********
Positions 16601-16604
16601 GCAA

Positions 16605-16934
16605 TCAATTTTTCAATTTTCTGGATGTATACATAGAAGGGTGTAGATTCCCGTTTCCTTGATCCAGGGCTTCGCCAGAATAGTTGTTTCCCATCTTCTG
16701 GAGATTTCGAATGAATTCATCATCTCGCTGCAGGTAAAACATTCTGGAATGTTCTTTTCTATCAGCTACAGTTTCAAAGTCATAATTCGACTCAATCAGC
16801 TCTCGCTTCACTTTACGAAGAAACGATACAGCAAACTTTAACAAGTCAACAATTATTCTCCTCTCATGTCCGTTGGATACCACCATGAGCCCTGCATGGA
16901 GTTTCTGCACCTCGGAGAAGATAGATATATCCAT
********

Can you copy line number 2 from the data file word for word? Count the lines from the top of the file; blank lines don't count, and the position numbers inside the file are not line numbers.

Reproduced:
16601 GCAA